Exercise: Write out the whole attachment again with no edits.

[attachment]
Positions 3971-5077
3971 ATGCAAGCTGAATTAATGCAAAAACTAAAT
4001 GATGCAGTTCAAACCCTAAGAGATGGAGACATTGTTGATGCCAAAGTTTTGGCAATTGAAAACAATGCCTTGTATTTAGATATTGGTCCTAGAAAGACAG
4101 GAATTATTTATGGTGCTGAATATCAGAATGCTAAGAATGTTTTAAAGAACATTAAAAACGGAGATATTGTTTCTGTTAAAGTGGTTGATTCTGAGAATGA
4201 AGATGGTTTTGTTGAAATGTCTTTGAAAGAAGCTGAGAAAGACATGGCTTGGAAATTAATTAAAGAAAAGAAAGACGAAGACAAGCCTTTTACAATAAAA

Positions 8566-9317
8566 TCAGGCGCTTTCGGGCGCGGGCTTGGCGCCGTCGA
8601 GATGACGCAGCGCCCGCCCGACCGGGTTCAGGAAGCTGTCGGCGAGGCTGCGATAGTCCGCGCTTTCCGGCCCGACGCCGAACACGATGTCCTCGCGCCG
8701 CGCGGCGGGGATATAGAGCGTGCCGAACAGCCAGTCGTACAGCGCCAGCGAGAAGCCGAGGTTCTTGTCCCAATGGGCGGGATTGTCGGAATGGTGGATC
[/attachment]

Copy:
Positions 3971-5077
3971 ATGCAAGCTGAATTAATGCAAAAACTAAAT
4001 GATGCAGTTCAAACCCTAAGAGATGGAGACATTGTTGATGCCAAAGTTTTGGCAATTGAAAACAATGCCTTGTATTTAGATATTGGTCCTAGAAAGACAG
4101 GAATTATTTATGGTGCTGAATATCAGAATGCTAAGAATGTTTTAAAGAACATTAAAAACGGAGATATTGTTTCTGTTAAAGTGGTTGATTCTGAGAATGA
4201 AGATGGTTTTGTTGAAATGTCTTTGAAAGAAGCTGAGAAAGACATGGCTTGGAAATTAATTAAAGAAAAGAAAGACGAAGACAAGCCTTTTACAATAAAA

Positions 8566-9317
8566 TCAGGCGCTTTCGGGCGCGGGCTTGGCGCCGTCGA
8601 GATGACGCAGCGCCCGCCCGACCGGGTTCAGGAAGCTGTCGGCGAGGCTGCGATAGTCCGCGCTTTCCGGCCCGACGCCGAACACGATGTCCTCGCGCCG
8701 CGCGGCGGGGATATAGAGCGTGCCGAACAGCCAGTCGTACAGCGCCAGCGAGAAGCCGAGGTTCTTGTCCCAATGGGCGGGATTGTCGGAATGGTGGATC